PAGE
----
New Orleans has made a program change in its annual airshow put on by the National World War II Museum and the Commemorative Air Force.
The museum takes special care of aircraft used in the war; this year, the show has featured a B-29 Superfortress, which was used in the Pacific for long-range bombing and a B-25, a plane which saw much service in Europe. War veterans who were able to attend the show were given the opportunity to ride in the planes again.
Victor J. Hancock, 92, flew a B-25 during the war and said he thought back to Corsica as he rode in the aircraft again during this year’s show. He flew 22 missions in Italy and Austria, generally targeting the Brenner Pass, used by the Germans to move their troops and supplies into Italy. During the airshow, though, Hancock was a passenger who got to look out the windows and enjoy the view for a change.
Martin Biener, 93, flew 51 war missions over Europe in a B-25 nicknamed the Yellow Rose. On his ride during the show he sat in the middle by the gunner position, which he noticed was made differently than the original. He and the other five veterans in the plane took photos with their phones while enjoying the ride.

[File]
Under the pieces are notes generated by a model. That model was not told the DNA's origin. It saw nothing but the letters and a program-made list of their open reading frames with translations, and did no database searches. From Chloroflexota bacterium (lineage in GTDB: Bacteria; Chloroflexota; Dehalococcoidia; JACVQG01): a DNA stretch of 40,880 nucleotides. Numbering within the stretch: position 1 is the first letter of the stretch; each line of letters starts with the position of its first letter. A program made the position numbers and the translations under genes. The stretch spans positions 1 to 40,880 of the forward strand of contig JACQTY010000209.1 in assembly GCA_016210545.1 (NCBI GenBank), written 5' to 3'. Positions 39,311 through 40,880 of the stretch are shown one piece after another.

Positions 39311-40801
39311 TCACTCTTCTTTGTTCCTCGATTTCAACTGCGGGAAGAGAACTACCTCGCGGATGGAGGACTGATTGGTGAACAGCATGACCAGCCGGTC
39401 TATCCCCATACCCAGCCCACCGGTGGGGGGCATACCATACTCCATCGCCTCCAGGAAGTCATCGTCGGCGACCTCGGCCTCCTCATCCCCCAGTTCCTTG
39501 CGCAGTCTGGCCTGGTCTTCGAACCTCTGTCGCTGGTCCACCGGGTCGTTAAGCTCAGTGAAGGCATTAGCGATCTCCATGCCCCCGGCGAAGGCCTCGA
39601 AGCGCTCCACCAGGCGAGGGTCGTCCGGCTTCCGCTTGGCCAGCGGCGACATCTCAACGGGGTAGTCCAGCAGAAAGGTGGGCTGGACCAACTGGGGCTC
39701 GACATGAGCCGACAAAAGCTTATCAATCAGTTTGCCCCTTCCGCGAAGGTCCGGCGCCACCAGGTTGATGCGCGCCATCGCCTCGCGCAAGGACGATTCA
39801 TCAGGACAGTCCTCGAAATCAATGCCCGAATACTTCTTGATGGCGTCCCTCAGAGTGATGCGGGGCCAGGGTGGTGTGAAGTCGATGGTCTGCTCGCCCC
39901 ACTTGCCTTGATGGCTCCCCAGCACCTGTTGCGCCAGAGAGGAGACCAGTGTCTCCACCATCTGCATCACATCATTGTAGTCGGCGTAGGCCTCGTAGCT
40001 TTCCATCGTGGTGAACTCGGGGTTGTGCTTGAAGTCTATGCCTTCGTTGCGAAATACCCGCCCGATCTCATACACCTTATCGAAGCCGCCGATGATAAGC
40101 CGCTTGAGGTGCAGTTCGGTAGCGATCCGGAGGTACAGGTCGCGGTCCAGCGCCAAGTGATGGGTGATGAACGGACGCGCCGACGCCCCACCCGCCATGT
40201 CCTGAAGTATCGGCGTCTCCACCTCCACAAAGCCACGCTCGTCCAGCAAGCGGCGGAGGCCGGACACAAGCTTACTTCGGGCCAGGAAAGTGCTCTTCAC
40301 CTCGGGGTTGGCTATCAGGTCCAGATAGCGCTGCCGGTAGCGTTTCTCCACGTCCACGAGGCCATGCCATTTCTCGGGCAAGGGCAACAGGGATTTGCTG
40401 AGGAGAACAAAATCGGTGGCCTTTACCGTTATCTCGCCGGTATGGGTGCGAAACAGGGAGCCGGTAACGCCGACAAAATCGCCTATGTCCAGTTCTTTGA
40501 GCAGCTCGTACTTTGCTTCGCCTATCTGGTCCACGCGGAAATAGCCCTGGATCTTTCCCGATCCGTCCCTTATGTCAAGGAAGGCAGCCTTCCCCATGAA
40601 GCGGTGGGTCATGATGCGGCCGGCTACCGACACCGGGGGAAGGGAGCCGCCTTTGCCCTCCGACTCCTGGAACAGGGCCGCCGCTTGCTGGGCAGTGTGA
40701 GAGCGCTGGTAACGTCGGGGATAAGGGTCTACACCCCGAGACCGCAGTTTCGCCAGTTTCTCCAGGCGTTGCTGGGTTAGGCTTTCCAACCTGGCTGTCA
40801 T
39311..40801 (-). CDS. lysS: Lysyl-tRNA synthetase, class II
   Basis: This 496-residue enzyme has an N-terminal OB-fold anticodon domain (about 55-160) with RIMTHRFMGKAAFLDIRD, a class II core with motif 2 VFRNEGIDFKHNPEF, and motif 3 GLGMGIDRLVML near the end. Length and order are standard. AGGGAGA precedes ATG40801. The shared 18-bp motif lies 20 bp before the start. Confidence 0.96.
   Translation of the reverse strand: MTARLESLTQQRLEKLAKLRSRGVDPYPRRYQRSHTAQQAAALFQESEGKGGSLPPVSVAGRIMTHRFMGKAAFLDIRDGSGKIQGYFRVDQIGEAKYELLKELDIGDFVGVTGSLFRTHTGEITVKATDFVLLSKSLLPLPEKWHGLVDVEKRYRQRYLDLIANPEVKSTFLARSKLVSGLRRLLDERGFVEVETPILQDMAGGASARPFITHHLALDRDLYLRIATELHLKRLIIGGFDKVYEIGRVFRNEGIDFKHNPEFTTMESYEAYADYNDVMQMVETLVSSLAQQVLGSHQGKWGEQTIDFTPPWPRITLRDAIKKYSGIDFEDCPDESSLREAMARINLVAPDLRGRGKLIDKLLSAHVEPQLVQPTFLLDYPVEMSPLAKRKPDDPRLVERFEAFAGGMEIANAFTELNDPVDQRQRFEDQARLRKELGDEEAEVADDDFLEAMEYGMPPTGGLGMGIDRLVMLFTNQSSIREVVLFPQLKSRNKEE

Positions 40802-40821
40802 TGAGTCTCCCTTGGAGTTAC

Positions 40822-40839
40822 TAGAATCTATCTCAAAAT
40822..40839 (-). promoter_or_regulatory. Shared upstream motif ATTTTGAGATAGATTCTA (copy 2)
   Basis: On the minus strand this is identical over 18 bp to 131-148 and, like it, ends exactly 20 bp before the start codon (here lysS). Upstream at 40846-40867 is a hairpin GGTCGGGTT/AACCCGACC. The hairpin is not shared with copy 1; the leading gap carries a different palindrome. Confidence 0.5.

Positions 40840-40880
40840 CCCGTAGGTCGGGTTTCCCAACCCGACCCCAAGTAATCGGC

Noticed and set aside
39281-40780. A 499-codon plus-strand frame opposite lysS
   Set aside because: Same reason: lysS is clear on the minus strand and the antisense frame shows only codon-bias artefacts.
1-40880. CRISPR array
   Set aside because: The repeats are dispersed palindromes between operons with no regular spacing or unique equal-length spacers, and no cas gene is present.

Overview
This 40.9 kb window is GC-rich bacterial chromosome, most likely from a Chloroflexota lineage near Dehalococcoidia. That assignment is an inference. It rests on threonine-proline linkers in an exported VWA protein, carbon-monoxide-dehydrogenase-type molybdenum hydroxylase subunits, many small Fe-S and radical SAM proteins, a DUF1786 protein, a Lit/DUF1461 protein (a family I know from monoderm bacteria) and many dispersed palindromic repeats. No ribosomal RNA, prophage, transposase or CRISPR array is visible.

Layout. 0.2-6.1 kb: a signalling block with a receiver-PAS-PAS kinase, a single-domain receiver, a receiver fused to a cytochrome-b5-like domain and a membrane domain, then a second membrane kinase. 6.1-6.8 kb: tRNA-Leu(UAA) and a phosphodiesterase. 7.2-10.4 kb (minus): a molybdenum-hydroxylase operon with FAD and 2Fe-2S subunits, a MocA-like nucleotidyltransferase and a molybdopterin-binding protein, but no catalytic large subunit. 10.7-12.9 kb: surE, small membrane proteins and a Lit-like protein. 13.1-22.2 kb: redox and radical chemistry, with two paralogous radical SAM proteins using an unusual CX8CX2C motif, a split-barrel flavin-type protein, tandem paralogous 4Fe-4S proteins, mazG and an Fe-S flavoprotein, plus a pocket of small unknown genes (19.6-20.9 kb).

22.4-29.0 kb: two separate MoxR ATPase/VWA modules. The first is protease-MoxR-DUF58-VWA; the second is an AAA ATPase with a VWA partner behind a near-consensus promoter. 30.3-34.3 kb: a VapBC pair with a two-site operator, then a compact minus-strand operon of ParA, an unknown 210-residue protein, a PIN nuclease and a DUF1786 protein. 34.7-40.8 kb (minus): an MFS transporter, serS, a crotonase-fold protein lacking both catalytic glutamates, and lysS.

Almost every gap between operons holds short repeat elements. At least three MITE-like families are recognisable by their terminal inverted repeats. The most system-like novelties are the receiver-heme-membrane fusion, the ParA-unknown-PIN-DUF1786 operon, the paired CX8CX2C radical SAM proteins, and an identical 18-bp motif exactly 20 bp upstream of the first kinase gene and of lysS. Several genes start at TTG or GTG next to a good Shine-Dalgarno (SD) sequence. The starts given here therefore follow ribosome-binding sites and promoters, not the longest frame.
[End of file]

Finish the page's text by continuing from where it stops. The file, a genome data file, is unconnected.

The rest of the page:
Although this was an enjoyable ride at the airshow, Biener recalls the near-fatal incident that happened when he was on a mission. A cluster bomb failed to drop when the bomb bay doors opened; Biener was the one who went to the back of the plane to cut the bomb loose before it could take out the crew and their plane.
Bernie Peters, 92, was another veteran who took a ride during the show. He recalled, during the safety talk advising him of the location of emergency exits, that he knew all too well where they were.
While, on a mission, one of the plane’s brakes went out, and the plane and crew ended up going over the end of the runway, where they eventually came to a stop in a vineyard. He recalled the complete chaos as the crew darted out of the plane and through the emergency doors in case of a gas leak explosion.